and may be safely corrected. At this step, low-abundant “core clonotypes” are merged with
the more abundant (at least 5-fold more abundant) “core clonotype” that differs by no more
than 3 nucleotides within the V, D, or J segments of CDR3 (since percentage of sequencing
reads carrying more than 3 errors is negligible, see below). Of these mismatches, no more
than 2 are allowed within the V gene segment (excluding the last 2 identified nucleotides),
no more than 2 are allowed within the J gene segment (excluding the first 2 identified
nucleotides), and no more than 1 is allowed within the D gene segment (excluding the first
2 and the last 2 identified nucleotides). This additional constraint was introduced to avoid
clusterization of clones with homologous but actually different segments. Such correction
is safe with respect to the potential risk of losing natural TCR diversity, since no
mismatches within the nucleotides added or trimmed during TCR rearrangement are used
for correction (see Table 1). In contrast to the blind cutoff of 4% sequencing reads of low-
abundance CDR3 variants proposed by Warren et al , this approach allows rational
elimination of PCR errors while maintaining the natural TCR diversity.
Each of the final clonotypes is characterized by its unique CDR3 nucleotide
sequence, identified V, D, and J gene segments (all determined by the dominant “core
clonotype”), and the total merged reads number that corresponds to the relative abundance
of a T-cell clone within the initial sample. According to the proposed algorithm, these reads
include identical high-quality CDR3 sequencing reads, homologous low-quality reads, and
homologous high-quality reads of lower abundance (transcription, reverse transcription,
PCR, and sequencing errors). Importantly, none of the low-quality reads forms a final
clonotype. Instead, low-quality reads are rescued by mapping to the final clonotypes
formed by high-quality sequencing reads.
Advanced correction resulted in a dramatic reduction of the estimated TCR
diversity (2-fold reduction of extracted clonotypes number) in the Illumina data obtained
for the complex mix of blood-derived T-cell sample (Table 2, advanced correction). At the
same time, 90% of the quantitative sequencing information (i.e., total number of evaluable
sequencing reads) was preserved, resulting in a nearly 2-fold increase in reads per
clonotype, a parameter that generally determines quantification power of the whole method
(see below). In contrast, removal of the low-quality reads resulted in a substantial loss of
quantitative information, although the artificial diversity was not eliminated efficiently
The percentages of the sequencing reads that mapped to the 1000 major CDR3
clonotypes with single, double, and triple nucleotide mismatches within the CDR3 were
3.59%, 0.12%, and 0.01%, respectively, confirming that percentage of sequencing reads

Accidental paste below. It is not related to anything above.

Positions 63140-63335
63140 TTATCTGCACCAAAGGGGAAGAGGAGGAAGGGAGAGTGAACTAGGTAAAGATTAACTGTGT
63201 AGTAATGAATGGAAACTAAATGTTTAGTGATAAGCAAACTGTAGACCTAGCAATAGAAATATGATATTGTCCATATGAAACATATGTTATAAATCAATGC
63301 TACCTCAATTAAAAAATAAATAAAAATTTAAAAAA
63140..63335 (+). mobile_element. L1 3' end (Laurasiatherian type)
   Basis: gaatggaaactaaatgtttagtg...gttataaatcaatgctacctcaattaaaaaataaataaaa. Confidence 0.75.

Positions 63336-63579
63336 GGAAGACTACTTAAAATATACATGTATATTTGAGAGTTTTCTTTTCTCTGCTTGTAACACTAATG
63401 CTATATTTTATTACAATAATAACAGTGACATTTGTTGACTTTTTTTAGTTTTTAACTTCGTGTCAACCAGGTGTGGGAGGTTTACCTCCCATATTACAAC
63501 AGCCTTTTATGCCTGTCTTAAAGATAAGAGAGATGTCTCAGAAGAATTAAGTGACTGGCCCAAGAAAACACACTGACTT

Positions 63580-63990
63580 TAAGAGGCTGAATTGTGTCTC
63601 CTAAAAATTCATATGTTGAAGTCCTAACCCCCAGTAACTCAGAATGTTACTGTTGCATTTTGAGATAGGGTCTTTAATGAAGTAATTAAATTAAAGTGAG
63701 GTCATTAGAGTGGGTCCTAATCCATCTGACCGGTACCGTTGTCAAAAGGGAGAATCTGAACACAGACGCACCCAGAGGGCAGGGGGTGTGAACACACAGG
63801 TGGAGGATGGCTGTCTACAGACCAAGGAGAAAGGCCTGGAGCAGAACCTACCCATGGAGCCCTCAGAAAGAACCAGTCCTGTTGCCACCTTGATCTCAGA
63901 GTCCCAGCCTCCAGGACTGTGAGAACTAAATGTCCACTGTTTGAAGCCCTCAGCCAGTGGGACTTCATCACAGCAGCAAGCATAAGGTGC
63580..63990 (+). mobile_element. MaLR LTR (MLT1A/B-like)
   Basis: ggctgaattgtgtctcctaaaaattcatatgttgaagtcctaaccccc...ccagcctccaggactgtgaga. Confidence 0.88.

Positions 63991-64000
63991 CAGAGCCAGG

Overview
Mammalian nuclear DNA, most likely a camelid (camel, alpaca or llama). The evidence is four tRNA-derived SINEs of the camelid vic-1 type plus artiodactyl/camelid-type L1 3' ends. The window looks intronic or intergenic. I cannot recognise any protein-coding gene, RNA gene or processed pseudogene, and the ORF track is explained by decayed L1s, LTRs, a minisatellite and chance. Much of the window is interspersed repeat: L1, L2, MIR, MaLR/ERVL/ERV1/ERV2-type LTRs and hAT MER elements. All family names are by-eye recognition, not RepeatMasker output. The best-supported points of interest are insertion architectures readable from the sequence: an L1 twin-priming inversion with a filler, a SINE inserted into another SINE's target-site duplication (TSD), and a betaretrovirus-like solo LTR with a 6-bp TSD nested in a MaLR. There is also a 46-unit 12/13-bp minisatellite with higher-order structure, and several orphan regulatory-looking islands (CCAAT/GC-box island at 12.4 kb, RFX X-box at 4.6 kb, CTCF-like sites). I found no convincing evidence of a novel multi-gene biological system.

with > 3 errors is negligible. Notably, 100% of the mapped sequences with double and
triple nucleotide mismatches represented minor descendants of the mapped sequences with
single nucleotide mismatches (such as shown in gray in Table 1), indicating these
mismatches originated from secondary errors during later PCR cycles.
Advanced correction eliminated the major portion of PCR errors. To illustrate this
result, the number of CDR3 sequences that were found only once in a dataset that mostly
comprised reads with sequencing or PCR errors was greatly reduced after advanced
correction (compare Fig. 1A and C), whereas straightforward removal of the low-quality
reads was much less efficient in this respect (Fig. 1B). The number of erroneous but high-
quality CDR3 sequence variants that were successfully mapped to a single large clonotype
often exceeded 100 (see Supporting Information Dataset 1 for example), providing a vivid
example of how accumulated PCR errors can multiply real TCR diversity.
By definition, proposed algorithm can not eliminate errors within added nucleotides
or within the edges of the V, D and J gene segments. Assuming uniform distribution of
error positions within CDR3, this limitation leads to undercorrection of approximately 15-
35% of PCR errors, depending on the nature of the analyzed TCR library. By excluding
these limitations, remaining errors can be efficiently corrected as well (data not shown) but
the significant risk appears to lose natural TCR diversity, which remains minimal with the
cautious correction algorithm proposed above.
Analysis algorithms for 454 and Ion Torrent TCR data
One problem that is specific to the 454 and Ion Torrent platforms is imperfect
interpretation of homopolymeric stretches, as this difficulty leads to erroneous nucleotide
deletions and insertions. To take the uncertainty in nucleotide lengths into account for
further analysis, we initially rebuild sequences from the raw flowgrams, where we interpret
ambiguous signals by rounding up with the last position in a stretch designated as
“uncertain”. For example, raw flowgram values of 3.8-4.2 are interpreted as a 4-bp
nucleotide stretch, whereas values of 4.21-4.79 are interpreted as a 5-bp stretch with the 5th